Sunday, June 16, 2013
Ratzinger on bourgeois pelagianism and the pelagianism of the pious
"If God really does exist and if He does in fact bother about people He cannot be so fearfully demanding as He is described by the faith of the Church. Moreover, I am no worse than others; I do my duty, and the minor human weaknesses cannot really be as dangerous as all that.' This attitude is a modern version of 'acedia' - a kind of anxious vertigo that overcomes people when they consider the heights to which their divine pedigree has called them. In Nietzchean terms it is the mentality of the herd, the attitude of someone who just cannot be bothered to be great. It is the bourgeois because it is calculating and pragmatic and comfortable with what is common and ordinary, rather than aristocratic and erotic...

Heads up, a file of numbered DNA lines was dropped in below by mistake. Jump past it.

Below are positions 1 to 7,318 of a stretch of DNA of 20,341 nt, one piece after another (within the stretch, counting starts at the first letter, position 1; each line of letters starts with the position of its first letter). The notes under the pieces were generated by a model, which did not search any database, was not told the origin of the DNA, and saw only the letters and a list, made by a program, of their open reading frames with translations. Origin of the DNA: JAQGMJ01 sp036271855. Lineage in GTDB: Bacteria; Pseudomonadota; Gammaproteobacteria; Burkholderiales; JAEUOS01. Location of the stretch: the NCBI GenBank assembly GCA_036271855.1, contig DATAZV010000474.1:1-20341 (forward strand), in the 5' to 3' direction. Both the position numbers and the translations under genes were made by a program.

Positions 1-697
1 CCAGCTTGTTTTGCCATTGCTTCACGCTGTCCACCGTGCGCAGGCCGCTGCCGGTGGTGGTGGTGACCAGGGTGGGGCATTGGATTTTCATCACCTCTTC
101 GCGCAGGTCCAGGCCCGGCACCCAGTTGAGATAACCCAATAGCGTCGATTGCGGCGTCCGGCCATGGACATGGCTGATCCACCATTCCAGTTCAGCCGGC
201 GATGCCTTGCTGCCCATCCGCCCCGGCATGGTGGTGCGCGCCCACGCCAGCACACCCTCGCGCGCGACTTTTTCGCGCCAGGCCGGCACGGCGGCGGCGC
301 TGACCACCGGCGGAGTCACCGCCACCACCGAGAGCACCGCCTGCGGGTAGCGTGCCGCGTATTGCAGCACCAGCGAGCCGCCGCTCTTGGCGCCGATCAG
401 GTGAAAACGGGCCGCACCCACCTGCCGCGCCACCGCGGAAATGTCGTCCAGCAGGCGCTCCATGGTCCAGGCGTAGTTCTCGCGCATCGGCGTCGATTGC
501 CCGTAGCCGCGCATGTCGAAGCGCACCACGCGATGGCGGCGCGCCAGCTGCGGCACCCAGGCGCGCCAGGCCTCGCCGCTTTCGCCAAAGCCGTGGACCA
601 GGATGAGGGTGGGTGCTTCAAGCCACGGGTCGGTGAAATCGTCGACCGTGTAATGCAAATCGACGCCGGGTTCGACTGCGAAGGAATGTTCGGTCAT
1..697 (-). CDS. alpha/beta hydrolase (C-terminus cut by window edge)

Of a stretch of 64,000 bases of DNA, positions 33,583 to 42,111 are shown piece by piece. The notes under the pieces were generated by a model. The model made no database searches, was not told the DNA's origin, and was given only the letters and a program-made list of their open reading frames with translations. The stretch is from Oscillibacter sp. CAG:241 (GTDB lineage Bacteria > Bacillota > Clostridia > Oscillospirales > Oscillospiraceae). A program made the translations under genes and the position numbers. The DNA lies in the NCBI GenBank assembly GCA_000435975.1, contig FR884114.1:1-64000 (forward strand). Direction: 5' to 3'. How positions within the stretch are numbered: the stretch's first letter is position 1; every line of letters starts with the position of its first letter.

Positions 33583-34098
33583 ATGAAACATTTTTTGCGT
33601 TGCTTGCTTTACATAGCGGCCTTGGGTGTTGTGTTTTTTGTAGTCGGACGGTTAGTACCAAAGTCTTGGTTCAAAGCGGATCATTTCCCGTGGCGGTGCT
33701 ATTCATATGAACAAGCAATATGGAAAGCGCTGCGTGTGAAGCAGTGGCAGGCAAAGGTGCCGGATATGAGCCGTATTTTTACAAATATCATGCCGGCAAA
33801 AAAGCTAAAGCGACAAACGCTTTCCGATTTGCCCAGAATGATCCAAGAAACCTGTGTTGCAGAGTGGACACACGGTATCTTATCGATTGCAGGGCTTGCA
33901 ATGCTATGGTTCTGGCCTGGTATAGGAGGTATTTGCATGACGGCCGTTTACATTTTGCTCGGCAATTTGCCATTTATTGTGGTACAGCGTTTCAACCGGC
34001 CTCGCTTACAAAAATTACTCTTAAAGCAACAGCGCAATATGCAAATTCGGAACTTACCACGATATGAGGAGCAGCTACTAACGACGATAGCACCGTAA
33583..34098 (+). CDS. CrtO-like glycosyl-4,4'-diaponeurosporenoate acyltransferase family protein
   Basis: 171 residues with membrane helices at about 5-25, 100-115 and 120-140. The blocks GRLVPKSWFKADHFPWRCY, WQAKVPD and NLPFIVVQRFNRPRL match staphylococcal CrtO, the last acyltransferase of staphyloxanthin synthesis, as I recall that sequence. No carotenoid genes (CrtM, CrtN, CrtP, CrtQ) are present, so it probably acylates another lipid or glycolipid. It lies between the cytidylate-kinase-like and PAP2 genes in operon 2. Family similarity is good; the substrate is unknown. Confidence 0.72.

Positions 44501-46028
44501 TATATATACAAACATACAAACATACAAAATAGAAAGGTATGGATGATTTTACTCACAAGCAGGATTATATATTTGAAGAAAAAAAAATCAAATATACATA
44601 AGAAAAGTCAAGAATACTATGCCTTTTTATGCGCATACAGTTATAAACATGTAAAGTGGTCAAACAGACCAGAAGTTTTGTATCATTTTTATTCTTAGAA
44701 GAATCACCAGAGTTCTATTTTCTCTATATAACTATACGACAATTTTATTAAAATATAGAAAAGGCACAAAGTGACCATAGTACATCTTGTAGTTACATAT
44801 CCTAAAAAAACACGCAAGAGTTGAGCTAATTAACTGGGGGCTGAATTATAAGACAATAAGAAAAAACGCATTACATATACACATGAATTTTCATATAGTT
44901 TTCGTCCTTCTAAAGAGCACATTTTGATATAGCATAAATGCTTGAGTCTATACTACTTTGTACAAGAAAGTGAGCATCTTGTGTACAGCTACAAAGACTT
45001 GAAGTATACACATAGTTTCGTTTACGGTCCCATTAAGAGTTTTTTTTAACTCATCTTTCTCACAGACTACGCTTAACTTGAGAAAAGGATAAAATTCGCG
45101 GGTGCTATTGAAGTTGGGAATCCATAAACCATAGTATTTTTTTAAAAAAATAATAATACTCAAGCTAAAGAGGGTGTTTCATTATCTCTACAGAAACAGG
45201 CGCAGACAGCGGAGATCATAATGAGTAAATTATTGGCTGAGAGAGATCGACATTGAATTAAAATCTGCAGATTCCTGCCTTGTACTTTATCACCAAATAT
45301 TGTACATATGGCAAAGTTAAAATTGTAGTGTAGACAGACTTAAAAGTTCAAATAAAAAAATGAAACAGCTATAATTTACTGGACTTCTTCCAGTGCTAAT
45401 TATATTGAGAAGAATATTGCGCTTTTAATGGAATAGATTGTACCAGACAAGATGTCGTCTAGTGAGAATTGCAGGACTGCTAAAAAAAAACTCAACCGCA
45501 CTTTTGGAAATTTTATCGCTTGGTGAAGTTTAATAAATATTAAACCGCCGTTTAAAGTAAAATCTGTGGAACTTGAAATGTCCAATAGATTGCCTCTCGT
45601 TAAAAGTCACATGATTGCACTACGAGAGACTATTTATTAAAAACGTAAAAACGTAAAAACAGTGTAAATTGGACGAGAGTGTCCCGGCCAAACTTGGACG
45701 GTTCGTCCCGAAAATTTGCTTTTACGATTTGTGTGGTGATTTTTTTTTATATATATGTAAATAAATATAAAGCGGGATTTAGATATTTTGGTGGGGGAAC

They [pious pelagians] want security, not hope. By means of a tough and rigorous system of religious practices, by means of prayers and actions, they want to create for themselves a right to blessedness. What they lack is the humility essential to any love - the humility to be able to receive what we are given over and above what we have deserved and achieved. The denial of hope in favour of security that we are faced with here rests on the inability to bear the tension of waiting for what is to come and to abandon oneself to God's goodness."
Quoted in Tracey Rowland, Ratzinger's Faith.
NB Pelagianism is the belief that original sin did not taint human nature and that mortal will is still capable of choosing good or evil without special Divine aid.